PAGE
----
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is why does this keep happening. and at the core of that is the concentration of power in the hands of a very small number of individuals -- steve: yes, yes. >> -- who impose their values on the rest of us by the design and scaling of these technologies without any constraint, without transparency and without accountability. steve: exactly. concentrate -- i use that phrase so often in so many contexts about so many policy areas. rob, you can add to that or maybe move into some of the recommendations you have for what we should do about that. >> sure. well, we think we're leaving an era in which we, for the past 30 years basically, left it to the silicon valley geniuses who are the innovators and the entrepreneurs who have come up with some of these extraordinary technologies. and then we've been given a dream of tech know utopian nhl or at least optimism that these would be good for humanity and democracy. over the past phi years, we've seen this backlash against big tech. so i think we're finally leaving behind an era in which we just
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leave it to the tech thenologists, the small number of people at the top of a maul number of companies to solve all of these problems for us. we see these evident harms, and it's going to be agency for all of us -- users, citizens, civil society organizations, government agencies, folks of all kinds, now is the time for us all to weigh in on the incredible power of big tech and to try to hold them to account. steve: and what's your view on the break-up question? i touched on it at the end of my rant there. where do you both stand on that? >> let me just quickly say, in the book we argue that antitrust action is a very important first step, although with respect to the topic we've been talking about that tonight on censorship or vaccine information, i'll have to say that in my own view i don't see how antitrust approaches are going to be successful at diminishing whether or not different companies decide to uprank or down rank speech. a colleague of ours here has
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this fantastic line which is that every single person is entitled to freedom of speech, but no one is entitled to freedom of reach. no one has a right to algorithmic amplification. so youtube, a private company, it deletes all kinds of information way beyond whatever its vaccine his information policies happen to be, and if the government were to try to legislate, that would potentially run into some first amendment violations. as i believe you think as well, steve, we think it would be a good thing to have much more competition in the market place so that different people could sort themselves into the kind of speech regulation systems on social media that they prefer. steve: yeah, i think that's right. jeremy, i'd love you to address something i heard you, one of you talk about the -- i can't remember exactly who it was -- when you were talking about the book which is the broader concept and point about how scientific progress and advances need to have some kind of ethical framework around them. we need to be thinking not just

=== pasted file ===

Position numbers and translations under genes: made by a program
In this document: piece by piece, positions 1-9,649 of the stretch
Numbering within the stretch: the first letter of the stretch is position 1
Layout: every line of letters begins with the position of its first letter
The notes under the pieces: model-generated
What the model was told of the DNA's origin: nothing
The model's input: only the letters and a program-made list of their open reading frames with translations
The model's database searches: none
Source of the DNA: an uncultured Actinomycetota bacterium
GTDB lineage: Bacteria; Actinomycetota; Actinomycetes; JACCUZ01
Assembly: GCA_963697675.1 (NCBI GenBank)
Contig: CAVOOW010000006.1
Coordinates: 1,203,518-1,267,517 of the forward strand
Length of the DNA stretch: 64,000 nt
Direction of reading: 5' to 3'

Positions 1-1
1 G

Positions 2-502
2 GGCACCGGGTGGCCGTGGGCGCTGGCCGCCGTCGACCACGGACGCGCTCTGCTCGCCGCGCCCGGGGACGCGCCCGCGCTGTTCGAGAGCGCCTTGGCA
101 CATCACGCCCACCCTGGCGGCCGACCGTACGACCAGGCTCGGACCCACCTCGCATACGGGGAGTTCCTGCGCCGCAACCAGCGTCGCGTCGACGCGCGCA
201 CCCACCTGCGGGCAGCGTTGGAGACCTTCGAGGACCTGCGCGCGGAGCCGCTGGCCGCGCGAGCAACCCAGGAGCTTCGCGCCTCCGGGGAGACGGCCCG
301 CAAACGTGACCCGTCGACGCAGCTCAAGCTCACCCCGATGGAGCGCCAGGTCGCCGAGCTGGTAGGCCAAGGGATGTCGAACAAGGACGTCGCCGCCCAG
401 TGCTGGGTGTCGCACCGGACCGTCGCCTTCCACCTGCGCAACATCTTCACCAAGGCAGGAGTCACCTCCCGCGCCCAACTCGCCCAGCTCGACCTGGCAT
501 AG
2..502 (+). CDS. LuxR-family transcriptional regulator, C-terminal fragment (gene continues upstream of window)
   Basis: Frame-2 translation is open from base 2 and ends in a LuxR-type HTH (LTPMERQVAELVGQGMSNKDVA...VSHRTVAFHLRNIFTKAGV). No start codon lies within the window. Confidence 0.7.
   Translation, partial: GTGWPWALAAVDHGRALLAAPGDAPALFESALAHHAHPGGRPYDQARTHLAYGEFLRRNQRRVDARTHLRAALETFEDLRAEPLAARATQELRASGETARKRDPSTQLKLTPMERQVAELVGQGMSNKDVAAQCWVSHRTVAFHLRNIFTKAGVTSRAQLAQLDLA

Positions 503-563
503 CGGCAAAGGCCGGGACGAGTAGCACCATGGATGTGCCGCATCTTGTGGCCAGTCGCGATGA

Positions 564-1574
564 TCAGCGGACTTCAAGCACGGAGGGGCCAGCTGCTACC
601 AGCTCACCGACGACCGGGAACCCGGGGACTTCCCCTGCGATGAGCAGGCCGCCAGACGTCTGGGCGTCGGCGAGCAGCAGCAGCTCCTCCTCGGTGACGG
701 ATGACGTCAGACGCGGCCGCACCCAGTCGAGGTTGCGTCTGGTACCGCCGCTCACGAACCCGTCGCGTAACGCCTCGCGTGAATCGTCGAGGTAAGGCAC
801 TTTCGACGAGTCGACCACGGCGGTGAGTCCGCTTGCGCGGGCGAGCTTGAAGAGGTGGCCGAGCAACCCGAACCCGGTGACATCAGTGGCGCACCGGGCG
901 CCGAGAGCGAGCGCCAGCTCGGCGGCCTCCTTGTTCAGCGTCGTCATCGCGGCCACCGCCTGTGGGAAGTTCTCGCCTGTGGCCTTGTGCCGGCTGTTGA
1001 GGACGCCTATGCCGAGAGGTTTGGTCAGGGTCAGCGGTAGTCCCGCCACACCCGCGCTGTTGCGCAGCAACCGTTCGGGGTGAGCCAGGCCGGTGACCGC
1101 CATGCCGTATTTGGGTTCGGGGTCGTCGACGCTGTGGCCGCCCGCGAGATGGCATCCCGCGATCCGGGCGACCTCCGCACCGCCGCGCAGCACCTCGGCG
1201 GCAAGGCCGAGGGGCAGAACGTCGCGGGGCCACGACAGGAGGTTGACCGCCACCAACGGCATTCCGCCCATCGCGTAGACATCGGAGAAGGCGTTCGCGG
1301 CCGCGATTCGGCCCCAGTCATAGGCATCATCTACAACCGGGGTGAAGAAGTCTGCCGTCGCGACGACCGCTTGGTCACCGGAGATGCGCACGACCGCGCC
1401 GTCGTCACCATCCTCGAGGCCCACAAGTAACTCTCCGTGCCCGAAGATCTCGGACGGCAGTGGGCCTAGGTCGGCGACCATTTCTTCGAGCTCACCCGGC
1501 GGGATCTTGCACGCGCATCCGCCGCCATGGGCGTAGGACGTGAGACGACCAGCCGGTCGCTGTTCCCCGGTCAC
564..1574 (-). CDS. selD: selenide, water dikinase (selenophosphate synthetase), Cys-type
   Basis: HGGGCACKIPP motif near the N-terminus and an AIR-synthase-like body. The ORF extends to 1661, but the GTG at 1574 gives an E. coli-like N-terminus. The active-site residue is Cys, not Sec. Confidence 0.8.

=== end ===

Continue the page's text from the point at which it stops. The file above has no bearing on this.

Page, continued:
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can we do this, but should we do this and have much more sort of public participation in that process. i thought it was really interesting. >> exactly, steve. so clearly a part of responding to the challenges that we face with big tech is going to come on the side of our democracy deliberating about what are the right regulatory frameworks. but that's not the exclusive solution to the challenges that we confront. as two professors teaching here at stanford where we educate more than 300 technologists a year who are headed on a fast highway straight into silicon valley, we believe that the tech sector needs to develop an ethic of responsibility. we know what this ethic of responsibility looks like in medicine. we know what it looks like in the law. we've increasingly seen it in fields like bioengineering. but you really don't have an ethical code that helps technologists make judgments not only about what products they should build, but also what processes they should follow to figure out what might be the unintended consequences and when that desire for growth, that
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desire to scale as quickly as possible against some of the evident social harms that we see of technology whether it's on young people, whether it's on the quality and health of our democracy, whether it's on the plight of workers who are seeing their jobs disappear as a result of automation. we need tech to look at what it's building with that ethical lens and begin to set some constraints on its own choices in addition to looking to constraints that might come from elsewhere. steve: yes, exactly. what an -- honestly, i cannot recommend this book highly enough. system error. it's really smart. as i say, people may not necessarily agree with all of it, but it's a fantastic account of how we got to where we are and how we can move forward in a positive direction. rob, jeremy, really appreciate you joining us tonight, thank you. all right, we'll be right back straight after this. s beau. it sure is. and i earn 5% cash back on travel purchased through chase with chase freedom unlimited.